Harriet Tubman Commemoration Events
The Harriet Tubman Mentoring Project (HTMP), the student chapter of the United States Colored Troops Institute at Hartwick College (USCTI), will host its fifth anniversary Harriet Tubman Civil War Dinner Discussion on Sunday, March 10, 2013 in honor of its namesake and as the kickoff of its involvements commemorating the centennial of the death date of the heroine.
Other local events will lead up to the group's hosting of the Harriet Tubman - Buffalo Soldiers Student Conference during the weekend of November 1-3, 2013.
The planning for the 2013 events commenced during the weekend of November 2-4 during the annual mini-conference and think tank hosted by the USCTI, a national membership body established in 1998 to devote research, preservation, and commemoration of the 200,000 black soldiers and their 7,000 white officers of the Civil War. The organization has since expanded its realm, including focus upon the Revolutionary War through World War II, and is today recognized by the National Park Service as a facility of the National Underground Railroad Network to Freedom. The HTMP is the student chapter of the USCTI and it has been recognized by the American Historical Association and the Commission on Independent Colleges and Universities (cIcu) as a model respectively for the engagement of minority students in history and as a "best practice" for mentoring students of underrepresented groups. The HTMP was joined last week by other students who are enrolled in History 270 - Revisiting Roots, providing a balanced discussion regarding the legacy of Harriet Tubman from a multi-ethnic and multi-racial perspective.
Joining the HTMP members at the November gathering was the group's organizer and preceptor, Harry Bradshaw Matthews, who is Associate Dean and Director of the U.S. Pluralism Center at Hartwick College. Matthews, who is also the founding president of the USCTI, will be joined by workshop presenters including Darlene Colón, president of the historic Christina (PA) Historical Society and senior fellow and vice president of the USCT, as well as Hartwick College Professor of History and USCTI Founding Member Dr. Edythe Ann Quinn. According to Kennequa Carlton '13, president of the Pluralism Associates League for Students and a senior Tubman Mentor, "the students thought it was a good experience, educationally and enjoyable." Also attending the event was senior Laureena Harris '13, a Tubman Mentor, who expressed "that everyone thought the experience was educational, but want the Harriet Tubman - Buffalo Soldiers Conference, scheduled for the weekend of November 1-3, 2013, to have diverse mediums, not just power point presentations." It was a feeling expressed by other students as well.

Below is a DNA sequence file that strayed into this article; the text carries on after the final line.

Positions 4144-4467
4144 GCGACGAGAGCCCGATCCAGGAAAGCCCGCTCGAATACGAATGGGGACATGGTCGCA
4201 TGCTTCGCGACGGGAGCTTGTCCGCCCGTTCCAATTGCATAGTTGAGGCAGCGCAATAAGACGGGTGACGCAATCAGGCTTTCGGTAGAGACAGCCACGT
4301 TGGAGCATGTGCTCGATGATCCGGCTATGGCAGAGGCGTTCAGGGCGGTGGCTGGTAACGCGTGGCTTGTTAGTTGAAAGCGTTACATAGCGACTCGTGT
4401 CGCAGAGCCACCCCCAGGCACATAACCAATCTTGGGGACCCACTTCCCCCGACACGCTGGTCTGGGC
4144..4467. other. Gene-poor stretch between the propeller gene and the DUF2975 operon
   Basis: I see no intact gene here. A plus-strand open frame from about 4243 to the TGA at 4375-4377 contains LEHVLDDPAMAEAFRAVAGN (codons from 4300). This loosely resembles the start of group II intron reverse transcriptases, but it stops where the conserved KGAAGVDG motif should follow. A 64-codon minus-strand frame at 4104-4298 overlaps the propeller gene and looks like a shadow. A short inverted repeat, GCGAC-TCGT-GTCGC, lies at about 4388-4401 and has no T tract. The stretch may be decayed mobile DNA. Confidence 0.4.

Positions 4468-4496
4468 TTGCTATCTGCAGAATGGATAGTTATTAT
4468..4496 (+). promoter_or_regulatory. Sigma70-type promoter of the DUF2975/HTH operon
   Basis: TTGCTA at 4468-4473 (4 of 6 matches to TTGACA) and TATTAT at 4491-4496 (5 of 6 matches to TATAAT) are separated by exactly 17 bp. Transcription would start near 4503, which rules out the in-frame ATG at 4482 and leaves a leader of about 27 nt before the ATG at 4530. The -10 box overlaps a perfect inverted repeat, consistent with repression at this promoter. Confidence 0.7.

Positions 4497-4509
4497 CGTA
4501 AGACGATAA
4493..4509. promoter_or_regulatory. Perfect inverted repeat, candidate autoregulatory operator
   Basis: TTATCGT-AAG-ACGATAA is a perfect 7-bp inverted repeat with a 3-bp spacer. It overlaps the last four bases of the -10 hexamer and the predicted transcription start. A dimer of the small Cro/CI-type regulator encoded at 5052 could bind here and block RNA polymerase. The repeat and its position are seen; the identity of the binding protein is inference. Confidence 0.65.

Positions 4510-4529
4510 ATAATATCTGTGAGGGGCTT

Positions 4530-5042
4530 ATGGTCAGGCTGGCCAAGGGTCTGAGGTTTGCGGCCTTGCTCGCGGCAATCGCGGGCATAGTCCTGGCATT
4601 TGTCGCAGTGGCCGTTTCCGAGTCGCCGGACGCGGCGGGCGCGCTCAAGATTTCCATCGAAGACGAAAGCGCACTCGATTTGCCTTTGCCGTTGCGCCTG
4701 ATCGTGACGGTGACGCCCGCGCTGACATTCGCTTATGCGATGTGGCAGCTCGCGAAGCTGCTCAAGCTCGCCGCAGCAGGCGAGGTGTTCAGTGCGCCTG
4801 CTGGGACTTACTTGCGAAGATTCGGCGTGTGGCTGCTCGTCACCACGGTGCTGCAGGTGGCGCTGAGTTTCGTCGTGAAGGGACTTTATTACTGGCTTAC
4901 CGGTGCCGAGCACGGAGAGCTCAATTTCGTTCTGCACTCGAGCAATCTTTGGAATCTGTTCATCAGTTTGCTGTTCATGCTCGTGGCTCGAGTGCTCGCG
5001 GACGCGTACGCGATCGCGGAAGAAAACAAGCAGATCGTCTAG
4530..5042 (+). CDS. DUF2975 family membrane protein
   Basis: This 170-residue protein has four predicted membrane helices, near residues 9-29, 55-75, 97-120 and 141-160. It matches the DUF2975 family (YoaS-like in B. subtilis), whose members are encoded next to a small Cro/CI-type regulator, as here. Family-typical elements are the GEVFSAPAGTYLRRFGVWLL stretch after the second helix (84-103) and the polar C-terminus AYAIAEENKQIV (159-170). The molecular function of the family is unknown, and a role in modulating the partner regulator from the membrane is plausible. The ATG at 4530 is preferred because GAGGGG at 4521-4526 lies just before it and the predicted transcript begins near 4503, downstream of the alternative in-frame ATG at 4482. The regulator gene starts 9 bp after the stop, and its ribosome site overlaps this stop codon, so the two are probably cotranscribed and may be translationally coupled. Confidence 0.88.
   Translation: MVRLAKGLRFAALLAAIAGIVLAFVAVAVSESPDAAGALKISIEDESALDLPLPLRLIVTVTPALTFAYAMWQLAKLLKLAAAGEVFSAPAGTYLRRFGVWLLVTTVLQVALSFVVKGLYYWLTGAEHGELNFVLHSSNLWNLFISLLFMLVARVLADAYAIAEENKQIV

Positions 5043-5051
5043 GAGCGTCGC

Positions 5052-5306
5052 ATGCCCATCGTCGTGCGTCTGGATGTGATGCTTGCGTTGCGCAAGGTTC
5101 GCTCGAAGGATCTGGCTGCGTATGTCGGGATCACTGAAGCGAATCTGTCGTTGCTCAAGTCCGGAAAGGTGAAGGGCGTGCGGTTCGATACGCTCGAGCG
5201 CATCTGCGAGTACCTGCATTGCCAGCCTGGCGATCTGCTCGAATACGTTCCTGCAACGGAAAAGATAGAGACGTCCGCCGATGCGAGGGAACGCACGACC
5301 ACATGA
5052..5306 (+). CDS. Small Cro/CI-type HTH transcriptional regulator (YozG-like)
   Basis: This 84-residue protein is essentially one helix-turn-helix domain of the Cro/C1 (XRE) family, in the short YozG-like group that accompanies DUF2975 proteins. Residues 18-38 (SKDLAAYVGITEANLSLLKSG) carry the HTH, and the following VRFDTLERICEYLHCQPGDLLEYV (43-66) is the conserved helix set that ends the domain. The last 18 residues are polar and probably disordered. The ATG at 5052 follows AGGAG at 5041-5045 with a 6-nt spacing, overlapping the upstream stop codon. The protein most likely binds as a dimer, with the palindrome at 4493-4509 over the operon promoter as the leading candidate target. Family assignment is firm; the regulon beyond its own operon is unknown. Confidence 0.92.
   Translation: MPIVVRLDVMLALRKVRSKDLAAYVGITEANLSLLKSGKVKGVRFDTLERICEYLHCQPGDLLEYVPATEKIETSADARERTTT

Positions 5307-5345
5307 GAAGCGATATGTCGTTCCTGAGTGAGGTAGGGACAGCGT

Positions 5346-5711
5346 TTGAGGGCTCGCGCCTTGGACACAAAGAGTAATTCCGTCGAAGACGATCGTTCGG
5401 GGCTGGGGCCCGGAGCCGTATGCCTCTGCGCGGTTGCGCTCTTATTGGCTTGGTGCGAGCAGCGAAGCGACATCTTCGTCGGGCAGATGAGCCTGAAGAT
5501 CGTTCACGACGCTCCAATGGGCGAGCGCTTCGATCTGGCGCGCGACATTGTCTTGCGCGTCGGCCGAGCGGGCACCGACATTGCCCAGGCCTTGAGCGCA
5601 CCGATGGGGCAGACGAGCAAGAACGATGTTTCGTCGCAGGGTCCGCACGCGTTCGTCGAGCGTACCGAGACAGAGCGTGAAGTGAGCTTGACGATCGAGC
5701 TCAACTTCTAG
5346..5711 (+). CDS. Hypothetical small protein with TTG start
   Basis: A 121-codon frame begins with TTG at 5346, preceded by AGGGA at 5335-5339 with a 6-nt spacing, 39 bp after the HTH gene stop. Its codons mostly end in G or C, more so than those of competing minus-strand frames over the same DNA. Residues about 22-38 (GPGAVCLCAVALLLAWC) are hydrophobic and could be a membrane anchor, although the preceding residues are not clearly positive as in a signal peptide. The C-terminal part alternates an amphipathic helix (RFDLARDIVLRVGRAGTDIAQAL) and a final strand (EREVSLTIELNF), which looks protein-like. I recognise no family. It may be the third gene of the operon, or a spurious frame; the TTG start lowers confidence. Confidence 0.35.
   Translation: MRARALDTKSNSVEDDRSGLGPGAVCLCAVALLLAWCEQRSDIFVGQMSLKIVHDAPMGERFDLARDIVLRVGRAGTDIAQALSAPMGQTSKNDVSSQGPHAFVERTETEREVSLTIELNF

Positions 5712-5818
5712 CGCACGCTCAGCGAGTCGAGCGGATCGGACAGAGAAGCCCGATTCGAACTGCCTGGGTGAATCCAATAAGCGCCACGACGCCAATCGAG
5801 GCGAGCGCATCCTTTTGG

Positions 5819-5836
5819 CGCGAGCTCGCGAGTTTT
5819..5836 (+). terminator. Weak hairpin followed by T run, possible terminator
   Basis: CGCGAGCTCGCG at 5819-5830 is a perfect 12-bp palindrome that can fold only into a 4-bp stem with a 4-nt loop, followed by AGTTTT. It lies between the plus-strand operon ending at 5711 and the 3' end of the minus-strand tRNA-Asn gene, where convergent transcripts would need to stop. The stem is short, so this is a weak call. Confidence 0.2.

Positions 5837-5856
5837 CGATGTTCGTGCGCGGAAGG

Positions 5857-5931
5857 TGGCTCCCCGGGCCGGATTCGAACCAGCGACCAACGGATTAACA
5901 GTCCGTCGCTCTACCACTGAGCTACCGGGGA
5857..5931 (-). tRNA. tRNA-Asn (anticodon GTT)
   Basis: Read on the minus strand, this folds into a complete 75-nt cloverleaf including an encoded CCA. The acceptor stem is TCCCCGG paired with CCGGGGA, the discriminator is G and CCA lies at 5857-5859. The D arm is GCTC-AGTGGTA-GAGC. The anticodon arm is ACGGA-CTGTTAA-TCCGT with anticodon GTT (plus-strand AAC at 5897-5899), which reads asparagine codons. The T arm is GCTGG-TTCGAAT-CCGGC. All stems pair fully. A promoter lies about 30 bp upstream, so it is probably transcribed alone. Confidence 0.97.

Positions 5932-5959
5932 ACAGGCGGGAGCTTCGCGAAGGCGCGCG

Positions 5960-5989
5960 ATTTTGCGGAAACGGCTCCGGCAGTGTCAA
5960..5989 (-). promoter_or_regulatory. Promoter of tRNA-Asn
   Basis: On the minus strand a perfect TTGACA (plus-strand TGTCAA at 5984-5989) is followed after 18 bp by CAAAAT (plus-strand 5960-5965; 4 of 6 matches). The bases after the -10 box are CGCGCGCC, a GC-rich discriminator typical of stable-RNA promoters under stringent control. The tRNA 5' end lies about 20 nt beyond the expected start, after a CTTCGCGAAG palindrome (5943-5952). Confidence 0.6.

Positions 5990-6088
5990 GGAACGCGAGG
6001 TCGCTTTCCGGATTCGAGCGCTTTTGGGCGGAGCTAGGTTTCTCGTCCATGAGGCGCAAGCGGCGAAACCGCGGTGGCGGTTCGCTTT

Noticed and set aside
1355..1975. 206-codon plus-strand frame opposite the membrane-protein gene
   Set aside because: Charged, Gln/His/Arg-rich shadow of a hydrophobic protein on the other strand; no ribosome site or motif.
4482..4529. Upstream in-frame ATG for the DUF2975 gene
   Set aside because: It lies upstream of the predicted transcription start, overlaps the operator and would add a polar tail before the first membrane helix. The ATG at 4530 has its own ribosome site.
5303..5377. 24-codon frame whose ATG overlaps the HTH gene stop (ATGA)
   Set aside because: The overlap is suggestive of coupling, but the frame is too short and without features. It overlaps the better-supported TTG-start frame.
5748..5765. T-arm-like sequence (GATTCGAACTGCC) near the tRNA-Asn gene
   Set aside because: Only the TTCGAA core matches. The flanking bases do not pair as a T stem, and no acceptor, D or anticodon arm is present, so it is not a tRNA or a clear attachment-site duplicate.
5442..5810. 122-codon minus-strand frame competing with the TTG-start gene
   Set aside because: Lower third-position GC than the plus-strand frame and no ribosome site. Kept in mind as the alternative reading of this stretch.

The 2013 conference will focus primarily upon Tubman's three-prong engagement as an anti-slavery advocate, Underground Railroad conductor, and her assistance provided to the Union Army during the Civil War. An addition focus will be upon the African American military men who became known as the Buffalo Soldiers, who extended the fight for ending slavery during the Spanish-American War in Cuba, and who later held an encampment in Oneonta during 1913. The plan is to invite students from various colleges and universities who have been engaged in primary research, as well as others who wish to learn how to conduct historical research in their local communities. Proposals for presentations will be encouraged from across academic disciplines, including the performing arts.
An opportunity will also be available for students to use items in the privately owned Matthews Collection for the Preservation of Freedom Journey Classics, which is comprised primarily of 2,500 rare and first edition books. According to Matthews, participants at the 2-013 conference will be provided with instruction in an experiential manner on how to conduct research regarding family history and community history. Members of the HTMP will share their experience documenting 1) Cato Freedom, a black Revolutionary War soldier, 2) Mama Lucretia and her children's escape to Oneonta by way of the Underground Railroad, and 3) documenting local black soldiers of white regiments during the Civil War.